India Inc capex growth enters slow lane in H1

The slowdown in corporate revenue growth over the last one year has begun to reflect in India Inc’s capital expenditure, or capex.

The country’s top listed companies are going slow on fresh investment in capacity expansion, in line with a deceleration in their top line growth.

The combined fixed assets of the listed companies, excluding banking, finance services and insurance (BFSI) and the government-owned oil & gas firms, were up 10.1 per cent year-on-year (Y-o-Y) during April-September 2023 (H1FY24) — the slowest in 18 months — as against 21.1 per cent Y-o-Y growth in H2FY23 (October 2022-March 2023) and 11.6 per cent growth in the April-September 2022 period (H1FY23).

In contrast, the combined net profit of these companies was up 12 per cent Y-o-Y in H1FY24 — the best in the last 18 months.

In comparison, the fixed assets of all the non-BFSI companies in the sample were up 10.4 per cent Y-o-Y in H1FY24, as against 19.1 per cent Y-o-Y increase in H2FY23 and 11.1 per cent growth in the year-ago period.

This tracks the slowdown in corporate revenue growth. The combined net sales of 725 companies, excluding BFSI and state-run oil & gas firms, were up just 4.2 per cent Y-o-Y in H1FY24 – the lowest half-yearly increase in the last three years and down sharply from 12.2 per cent growth in the second half of FY23 and 31.3 per cent growth in the first half of FY23.

The slowdown in net sales is even sharper if public sector oil & gas companies are included.

The analysis is based on a common sample of 725 companies from the BSE500, BSE MidCap and BSE SmallCap indices, excluding BFSI, stock broking and public sector oil & gas firms such as Indian Oil, Oil and Natural Gas Corporation, Bharat Petroleum (BPCL), Hindustan Petroleum (HPCL), and GAIL (India).

State-run oil & gas companies have been kept out of the study as their revenue and profit cycle is influenced by government policy on fuel prices.

The numbers have also been adjusted for the listed subsidiaries of listed holding and operating companies in the sample.

Experts say a deceleration in revenue growth is the key reason for the decline in India Inc’s fixed asset-to-turnover ratio, which is arrived at by dividing revenue by fixed assets.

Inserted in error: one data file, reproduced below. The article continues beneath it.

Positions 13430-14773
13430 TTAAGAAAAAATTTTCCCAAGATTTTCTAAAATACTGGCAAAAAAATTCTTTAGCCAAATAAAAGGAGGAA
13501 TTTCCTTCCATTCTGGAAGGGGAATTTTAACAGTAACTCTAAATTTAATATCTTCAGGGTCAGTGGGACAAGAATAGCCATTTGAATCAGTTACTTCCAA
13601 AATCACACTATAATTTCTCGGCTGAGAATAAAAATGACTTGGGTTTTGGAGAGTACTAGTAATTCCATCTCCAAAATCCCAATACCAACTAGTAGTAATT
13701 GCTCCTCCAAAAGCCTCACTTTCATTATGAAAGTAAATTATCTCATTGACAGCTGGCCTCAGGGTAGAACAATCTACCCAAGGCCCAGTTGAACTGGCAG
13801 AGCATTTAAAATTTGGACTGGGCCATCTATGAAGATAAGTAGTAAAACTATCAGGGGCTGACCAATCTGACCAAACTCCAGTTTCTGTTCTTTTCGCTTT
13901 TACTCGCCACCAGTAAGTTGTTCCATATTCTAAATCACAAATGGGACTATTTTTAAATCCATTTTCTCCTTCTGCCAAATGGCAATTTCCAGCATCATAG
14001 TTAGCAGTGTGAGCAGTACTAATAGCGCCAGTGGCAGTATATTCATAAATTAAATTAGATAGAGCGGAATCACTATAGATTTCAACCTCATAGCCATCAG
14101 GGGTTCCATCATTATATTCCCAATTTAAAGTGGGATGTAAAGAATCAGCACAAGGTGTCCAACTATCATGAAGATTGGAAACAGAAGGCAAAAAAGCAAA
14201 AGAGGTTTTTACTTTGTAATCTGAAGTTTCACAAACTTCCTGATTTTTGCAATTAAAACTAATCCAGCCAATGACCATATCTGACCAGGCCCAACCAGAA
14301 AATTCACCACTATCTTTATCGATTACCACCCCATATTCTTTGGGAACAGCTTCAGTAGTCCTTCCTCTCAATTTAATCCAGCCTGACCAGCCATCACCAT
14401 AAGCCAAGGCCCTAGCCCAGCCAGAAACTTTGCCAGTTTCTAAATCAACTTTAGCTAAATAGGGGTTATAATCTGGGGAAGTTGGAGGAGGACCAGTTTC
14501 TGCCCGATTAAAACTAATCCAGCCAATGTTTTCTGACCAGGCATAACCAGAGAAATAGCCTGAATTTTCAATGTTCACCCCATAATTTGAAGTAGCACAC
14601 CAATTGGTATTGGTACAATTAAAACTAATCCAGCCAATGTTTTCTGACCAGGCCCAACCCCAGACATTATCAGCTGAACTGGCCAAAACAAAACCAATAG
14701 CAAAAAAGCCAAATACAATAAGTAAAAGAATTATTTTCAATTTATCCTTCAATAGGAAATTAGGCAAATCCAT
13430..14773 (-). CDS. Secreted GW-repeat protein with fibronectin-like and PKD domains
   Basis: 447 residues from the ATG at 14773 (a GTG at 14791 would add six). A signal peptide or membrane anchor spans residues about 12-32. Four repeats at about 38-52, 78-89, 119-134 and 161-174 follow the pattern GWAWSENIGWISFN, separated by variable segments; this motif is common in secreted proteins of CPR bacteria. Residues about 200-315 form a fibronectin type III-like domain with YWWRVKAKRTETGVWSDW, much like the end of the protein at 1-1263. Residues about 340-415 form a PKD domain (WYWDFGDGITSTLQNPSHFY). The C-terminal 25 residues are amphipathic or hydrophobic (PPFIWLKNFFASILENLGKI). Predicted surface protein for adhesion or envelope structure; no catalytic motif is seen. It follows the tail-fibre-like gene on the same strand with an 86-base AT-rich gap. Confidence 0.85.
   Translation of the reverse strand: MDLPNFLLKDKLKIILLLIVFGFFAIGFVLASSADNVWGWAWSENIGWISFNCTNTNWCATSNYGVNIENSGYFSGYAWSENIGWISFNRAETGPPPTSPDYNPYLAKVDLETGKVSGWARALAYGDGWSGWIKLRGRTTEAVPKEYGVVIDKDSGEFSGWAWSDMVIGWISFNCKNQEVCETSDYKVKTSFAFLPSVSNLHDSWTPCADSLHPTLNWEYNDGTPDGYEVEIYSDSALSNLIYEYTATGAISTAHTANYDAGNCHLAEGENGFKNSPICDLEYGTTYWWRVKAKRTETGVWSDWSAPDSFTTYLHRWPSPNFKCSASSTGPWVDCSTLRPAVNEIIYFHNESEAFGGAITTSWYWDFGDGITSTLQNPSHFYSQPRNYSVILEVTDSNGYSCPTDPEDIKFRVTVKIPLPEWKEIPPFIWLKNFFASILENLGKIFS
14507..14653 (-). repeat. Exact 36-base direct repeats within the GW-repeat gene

The ratio indicates how efficient a company is at generating revenue from its fixed assets.

“A way of looking at capacity utilisation in the economy is through the lens of the ratio of turnover to fixed assets of India Inc, especially for the non-financial sector.

“The turnover-to-fixed assets ratio of companies witnessed moderation in H1FY24 compared to H1FY23.

“The main reason behind this is the softening of sales numbers, which is visible since the beginning of this financial year,” said Madan Sabnavis, chief economist at Bank of Baroda.

The turnover (or net sales or revenue) to asset ratio for 725 companies in the Business Standard sample declined to 0.437 in H1FY24 from 0.446 in H2FY23 and 0.442 in H1FY23.

This suggests a decline in capacity utilisation in the economy in the first half of FY24 compared to the last fiscal, which in turn has cut the financial incentive for companies to spend on capex and raise their production capacity.

Historically, there is a close correlation between growth in net sales and investment in fixed assets.

Similarly, the numbers suggest a positive correlation between the turnover-to-asset ratio and fixed asset growth.

Analysts attribute the slowdown to subdued consumer demand.

“Beyond automobile sales, there has been a sharp deceleration in consumer demand in the economy in FY24 due to poor growth in household income and rise in cost of living.

“This gives little incentive for companies to invest in capacity expansion,” said Dhananjay Sinha, co-head of equities and head of research of strategy and economics at Systematix Group.

According to Sinha, companies are now focussed on expanding their margin and profit through cost cutting rather than investing in growth.

The sectoral break-up of the reported half-yearly balance sheet suggests a slowdown in capex in all key capital-intensive sectors with the exception of oil & gas and power.

For example, the combined fixed assets of the automobile sector were up 6.8 per cent Y-o-Y in H1FY24, but the growth was lower than 9.2 per cent Y-o-Y in H2FY23.

Similarly, fixed asset growth in the mining & metals sector slowed down to 6.4 per cent Y-o-Y from 8.6 per cent Y-o-Y in H2FY23; in the cement sector, it declined to 4 per cent Y-o-Y from 8.2 per cent in H2FY23, and in telecom (including Reliance Industries), combined fixed assets were up 17.7 per cent in H1FY24, though down sharply from 61.7 per cent Y-o-Y growth in H2FY23.

In comparison, fixed assets of public sector oil & gas companies were up 11.9 per cent in H1FY24, an improvement from 8.3 per cent Y-o-Y growth in H2FY23, and power companies’ fixed assets were up 5.9 per cent in H1FY24 up, as against 5.8 per cent Y-o-Y growth in H2FY23.

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